“A 5-year-old with headache, vomiting, and double vision” are words that may prompt a doctor to order a brain MRI. Luckily, most brain MRI exams with this indication end up being normal; however, we sometimes unfortunately identify abnormalities that lead us to the diagnosis of Diffuse Intrinsic Pontine Glioma (DIPG) .
DIPGs are tumors that occur in the pons, a part of the brainstem on the lower back of the brain near the top of the spinal cord. Typically these tumors occur in children 5-7 years of age, although they may also be found in older children and some adults. You may have recently seen the story of Lauren Hill, a young woman who has made international headlines for her courageous efforts in increasing awareness of this disorder. About 150 new cases are diagnosed in the US each year, and despite much research, fewer than 10% of children with DIPG survive longer than 2 years from diagnosis.
Due of the relatively small numbers of DIPG patients seen at any one institution, it has been difficult to compare treatments and share experience about this devastating tumor. Recently, under the leadership of Dr. Maryam Fouladi at Cincinnati Children’s, an international DIPG Registry has been created to collect clinical information, imaging studies, and tissue samples (all samples and images are anonymous) from multiple institutions throughout the US, Canada, and Europe. Cincinnati Children’s is the coordinating center for the registry and all imaging studies and pathology data will be stored and reviewed at the hospital. The Department of Radiology has donated the use of its advanced Research Imaging Archive for use in the registry.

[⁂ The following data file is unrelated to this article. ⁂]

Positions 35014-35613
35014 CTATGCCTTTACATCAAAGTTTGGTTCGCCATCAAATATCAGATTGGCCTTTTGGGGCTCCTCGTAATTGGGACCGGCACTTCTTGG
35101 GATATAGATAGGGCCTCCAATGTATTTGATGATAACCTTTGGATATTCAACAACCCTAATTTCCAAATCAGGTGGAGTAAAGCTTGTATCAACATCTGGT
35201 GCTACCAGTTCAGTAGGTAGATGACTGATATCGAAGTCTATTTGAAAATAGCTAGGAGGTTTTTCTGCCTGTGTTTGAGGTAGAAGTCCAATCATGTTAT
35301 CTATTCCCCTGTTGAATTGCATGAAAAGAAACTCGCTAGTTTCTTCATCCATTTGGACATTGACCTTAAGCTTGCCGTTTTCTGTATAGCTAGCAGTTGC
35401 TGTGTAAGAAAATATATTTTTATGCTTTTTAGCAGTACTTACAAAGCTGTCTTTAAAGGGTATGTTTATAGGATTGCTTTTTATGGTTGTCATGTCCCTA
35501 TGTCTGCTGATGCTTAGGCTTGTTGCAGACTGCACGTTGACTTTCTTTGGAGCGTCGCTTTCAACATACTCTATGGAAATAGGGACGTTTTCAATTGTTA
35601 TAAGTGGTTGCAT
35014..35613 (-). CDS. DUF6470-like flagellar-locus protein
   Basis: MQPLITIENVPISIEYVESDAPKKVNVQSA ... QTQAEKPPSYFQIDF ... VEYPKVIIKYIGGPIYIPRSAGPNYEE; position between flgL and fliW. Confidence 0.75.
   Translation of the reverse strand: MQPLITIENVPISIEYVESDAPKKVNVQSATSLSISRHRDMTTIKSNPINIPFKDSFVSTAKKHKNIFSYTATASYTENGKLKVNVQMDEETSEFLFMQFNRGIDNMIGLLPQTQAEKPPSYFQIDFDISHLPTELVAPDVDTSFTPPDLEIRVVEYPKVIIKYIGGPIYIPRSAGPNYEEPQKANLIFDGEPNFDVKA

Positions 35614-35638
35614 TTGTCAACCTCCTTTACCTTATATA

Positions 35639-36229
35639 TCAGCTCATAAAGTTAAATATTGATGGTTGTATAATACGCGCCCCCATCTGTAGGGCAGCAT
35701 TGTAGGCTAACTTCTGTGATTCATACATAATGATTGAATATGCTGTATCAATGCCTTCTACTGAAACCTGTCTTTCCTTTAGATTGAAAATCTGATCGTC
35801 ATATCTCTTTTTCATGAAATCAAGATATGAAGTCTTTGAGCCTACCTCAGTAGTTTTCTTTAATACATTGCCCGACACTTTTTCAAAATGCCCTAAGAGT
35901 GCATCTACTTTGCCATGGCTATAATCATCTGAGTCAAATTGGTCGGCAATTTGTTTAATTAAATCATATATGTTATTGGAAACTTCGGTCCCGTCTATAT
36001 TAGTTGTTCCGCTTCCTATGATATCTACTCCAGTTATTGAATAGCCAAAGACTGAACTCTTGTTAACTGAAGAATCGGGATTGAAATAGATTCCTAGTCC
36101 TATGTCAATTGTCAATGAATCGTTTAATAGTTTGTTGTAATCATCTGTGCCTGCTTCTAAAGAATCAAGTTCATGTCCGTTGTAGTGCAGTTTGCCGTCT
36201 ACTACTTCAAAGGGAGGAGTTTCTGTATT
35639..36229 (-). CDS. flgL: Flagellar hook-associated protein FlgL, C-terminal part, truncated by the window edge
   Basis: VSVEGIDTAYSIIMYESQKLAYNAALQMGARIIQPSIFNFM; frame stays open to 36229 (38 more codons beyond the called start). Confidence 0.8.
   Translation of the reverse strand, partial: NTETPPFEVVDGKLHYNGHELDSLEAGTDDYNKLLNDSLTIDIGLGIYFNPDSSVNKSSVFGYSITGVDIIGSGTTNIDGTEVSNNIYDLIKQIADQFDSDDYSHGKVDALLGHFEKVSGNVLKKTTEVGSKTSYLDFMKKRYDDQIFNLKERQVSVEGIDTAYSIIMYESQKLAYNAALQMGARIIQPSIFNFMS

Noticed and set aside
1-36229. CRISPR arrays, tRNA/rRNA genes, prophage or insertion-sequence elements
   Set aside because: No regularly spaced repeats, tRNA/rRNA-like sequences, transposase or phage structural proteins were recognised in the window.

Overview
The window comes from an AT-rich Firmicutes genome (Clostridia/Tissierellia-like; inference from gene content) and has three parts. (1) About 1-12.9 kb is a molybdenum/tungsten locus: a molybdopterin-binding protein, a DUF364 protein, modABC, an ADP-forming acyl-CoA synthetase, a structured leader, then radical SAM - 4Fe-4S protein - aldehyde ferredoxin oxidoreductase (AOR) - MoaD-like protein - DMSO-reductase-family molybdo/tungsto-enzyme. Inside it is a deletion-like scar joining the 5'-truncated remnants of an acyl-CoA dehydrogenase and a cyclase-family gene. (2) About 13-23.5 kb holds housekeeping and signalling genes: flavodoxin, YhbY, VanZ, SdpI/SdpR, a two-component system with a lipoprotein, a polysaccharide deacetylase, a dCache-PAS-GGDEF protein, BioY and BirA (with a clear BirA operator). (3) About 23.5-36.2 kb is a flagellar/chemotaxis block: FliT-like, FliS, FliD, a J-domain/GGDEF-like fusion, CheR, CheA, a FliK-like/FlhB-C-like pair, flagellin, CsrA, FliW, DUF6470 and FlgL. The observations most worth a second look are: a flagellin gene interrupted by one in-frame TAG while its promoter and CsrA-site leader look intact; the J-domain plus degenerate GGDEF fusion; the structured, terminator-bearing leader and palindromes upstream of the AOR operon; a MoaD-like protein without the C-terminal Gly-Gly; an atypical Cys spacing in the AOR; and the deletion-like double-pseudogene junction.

“Previous studies have not been very successful in showing a relationship between imaging findings, treatment response, and survival in DIPG,” says Dr. James Leach, a radiologist. He’s been involved in reviewing the imaging on more than 300 patients already enrolled in the registry and 500 more committed over the next year.
“We feel that with a careful analysis of a large number of patients, we can begin to see trends in imaging that may indicate which patients may respond to different therapies,” says Dr. Blaise Jones, the other reviewing radiologist at Cincinnati Children’s. “This may lead to better treatment strategies that can improve the outcome for these kids.”
Along with Drs. Jones and Leach, Dr. Alisa Kanfi, a neuroradiology fellow, presented the initial DIPG evaluation results at the American Society of Neuroradiology (ASNR) and European Society of Paediatric Radiology (ESPR) meetings in 2014. The registry continues to enroll subjects.
Contributed by Dr. James Leach.